The Facebook boss says he accepts that tech giants may have to pay more taxes in Europe in the future and acknowledges people's "frustration" with the problem.
Mark Zuckerberg also said he supports the plans of the Organization for Economic Co-operation and Development think tank to find a global solution.
Facebook and others have been accused of not paying their fair share of tax in the countries where they operate.
But some say the OECD is moving too slowly towards its 2020 target.
In the UK, Facebook paid just £ 28,5 million in corporate tax in 2018, despite record sales of £ 1,65 billion.
At the time tax activist and MP Margaret Hodge said such a low bill was "outrageous", but Facebook said it paid what it owed.
Speaking at a conference in Munich this Saturday, Zuckerberg will say, "I understand there is frustration over the way tech companies are taxed in Europe.
“We also want tax reform and I am happy that the OECD is studying the issue. We want the OECD process to be successful so that we have a stable and reliable system in the future.
"And we accept that that means we have to pay more taxes and pay them in different places in a new framework. "
The UK announced plans to introduce its own digital services tax in April, despite objections from the United States, in a move that could generate up to £ 500 million a year.
However, it is unclear how the resignation of Sajid Javid as chancellor - a big supporter of the tax - will affect the decision.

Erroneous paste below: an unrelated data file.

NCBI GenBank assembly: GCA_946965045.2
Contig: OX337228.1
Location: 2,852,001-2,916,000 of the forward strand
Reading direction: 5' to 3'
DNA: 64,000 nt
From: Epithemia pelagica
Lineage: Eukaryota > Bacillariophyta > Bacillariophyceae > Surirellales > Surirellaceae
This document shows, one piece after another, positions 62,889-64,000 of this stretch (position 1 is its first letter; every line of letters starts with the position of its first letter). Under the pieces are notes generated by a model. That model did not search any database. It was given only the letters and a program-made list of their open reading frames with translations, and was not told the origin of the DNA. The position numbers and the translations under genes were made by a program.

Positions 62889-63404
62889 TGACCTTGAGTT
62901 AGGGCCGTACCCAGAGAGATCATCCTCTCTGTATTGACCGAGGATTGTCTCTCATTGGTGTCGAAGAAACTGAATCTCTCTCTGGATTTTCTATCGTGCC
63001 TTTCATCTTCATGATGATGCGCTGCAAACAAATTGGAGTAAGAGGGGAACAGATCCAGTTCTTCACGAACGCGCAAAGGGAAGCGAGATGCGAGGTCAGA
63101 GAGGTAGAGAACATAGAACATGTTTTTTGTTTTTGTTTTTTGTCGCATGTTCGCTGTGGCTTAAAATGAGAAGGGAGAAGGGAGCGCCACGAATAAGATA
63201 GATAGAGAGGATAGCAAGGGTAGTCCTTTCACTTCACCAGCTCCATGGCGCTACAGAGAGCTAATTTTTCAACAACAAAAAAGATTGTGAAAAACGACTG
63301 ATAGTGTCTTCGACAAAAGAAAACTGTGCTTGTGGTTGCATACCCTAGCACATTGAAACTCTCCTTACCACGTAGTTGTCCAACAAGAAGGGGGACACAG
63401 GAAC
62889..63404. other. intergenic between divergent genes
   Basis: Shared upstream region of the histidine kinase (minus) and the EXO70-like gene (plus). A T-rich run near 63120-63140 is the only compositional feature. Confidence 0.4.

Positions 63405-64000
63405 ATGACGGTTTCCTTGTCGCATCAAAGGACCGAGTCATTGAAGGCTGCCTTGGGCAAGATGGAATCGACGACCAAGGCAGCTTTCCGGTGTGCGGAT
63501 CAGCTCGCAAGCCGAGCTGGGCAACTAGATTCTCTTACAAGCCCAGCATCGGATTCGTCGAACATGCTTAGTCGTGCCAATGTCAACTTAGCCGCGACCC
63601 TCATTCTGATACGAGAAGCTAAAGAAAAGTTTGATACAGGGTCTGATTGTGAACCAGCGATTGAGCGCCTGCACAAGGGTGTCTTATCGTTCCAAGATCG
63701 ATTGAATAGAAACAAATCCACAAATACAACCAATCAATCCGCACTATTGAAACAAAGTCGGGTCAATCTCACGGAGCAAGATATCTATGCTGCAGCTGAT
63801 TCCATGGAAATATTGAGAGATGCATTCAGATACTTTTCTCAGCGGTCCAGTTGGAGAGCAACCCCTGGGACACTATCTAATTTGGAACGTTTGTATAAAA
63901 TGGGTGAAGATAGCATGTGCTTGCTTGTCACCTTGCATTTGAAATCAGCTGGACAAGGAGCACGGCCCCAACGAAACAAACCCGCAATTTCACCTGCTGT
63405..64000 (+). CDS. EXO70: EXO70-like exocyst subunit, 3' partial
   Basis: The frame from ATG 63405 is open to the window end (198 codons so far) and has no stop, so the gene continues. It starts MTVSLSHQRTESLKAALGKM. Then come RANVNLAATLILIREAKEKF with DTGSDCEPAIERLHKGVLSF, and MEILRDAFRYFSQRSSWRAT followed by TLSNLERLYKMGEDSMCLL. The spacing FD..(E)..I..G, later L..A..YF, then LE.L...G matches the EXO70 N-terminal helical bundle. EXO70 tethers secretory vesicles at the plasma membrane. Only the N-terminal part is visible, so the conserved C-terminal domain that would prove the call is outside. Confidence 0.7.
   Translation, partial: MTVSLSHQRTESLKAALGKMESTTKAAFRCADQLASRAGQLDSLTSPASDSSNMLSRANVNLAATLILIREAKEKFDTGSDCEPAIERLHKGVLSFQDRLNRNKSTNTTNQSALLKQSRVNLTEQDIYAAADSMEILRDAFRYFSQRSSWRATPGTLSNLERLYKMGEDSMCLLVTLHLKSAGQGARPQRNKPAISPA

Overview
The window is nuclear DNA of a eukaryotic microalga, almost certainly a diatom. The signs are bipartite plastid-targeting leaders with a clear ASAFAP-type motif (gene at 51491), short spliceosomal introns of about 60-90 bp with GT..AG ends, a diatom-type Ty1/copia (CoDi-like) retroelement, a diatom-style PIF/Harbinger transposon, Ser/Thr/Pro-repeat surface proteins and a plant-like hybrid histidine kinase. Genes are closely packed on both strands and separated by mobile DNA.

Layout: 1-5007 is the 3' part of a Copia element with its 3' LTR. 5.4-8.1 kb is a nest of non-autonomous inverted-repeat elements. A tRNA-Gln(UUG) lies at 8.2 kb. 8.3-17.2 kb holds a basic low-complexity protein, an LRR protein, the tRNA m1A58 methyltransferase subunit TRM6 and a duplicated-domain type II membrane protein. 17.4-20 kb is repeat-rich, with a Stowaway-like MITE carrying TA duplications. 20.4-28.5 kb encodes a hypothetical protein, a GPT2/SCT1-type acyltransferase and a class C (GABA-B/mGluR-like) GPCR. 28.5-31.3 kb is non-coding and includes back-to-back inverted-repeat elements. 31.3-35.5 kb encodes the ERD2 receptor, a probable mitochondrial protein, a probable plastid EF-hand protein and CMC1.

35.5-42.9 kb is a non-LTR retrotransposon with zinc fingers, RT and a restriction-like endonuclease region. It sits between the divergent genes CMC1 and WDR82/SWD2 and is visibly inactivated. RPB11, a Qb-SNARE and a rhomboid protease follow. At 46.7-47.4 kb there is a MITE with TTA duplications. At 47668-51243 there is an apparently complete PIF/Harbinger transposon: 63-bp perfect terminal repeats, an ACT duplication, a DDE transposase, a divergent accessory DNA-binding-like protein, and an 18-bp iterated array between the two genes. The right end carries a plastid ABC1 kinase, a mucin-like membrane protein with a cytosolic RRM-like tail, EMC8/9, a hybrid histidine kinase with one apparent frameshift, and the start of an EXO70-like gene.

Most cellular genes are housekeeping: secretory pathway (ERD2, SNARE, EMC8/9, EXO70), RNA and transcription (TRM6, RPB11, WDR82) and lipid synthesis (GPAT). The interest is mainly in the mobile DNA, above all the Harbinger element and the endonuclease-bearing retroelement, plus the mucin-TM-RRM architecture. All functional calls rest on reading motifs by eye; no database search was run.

France has agreed to postpone its own digital sales tax, but only until the end of the year, pending a global agreement. Washington had threatened to impose tariffs on champagne and French cheese in retaliation.
What is a digital sales tax?
Many governments are concerned that US tech giants will avoid taxes in the European Union. They argue that taxes should be based on where the digital activity - browse the page - takes place, not where companies are headquartered.
In response, the United Kingdom and several other European countries have proposed new tax rules.
Britain, for example, would tax revenues from search engines, social media platforms and online markets at 2%. France's target is 3%.
But Washington trade officials say American companies are being unfairly targeted.
In January, US Treasury Secretary Steve Mnuchin threatened new tariffs on British automakers, arguing that the digital tax would be "discriminatory in nature."
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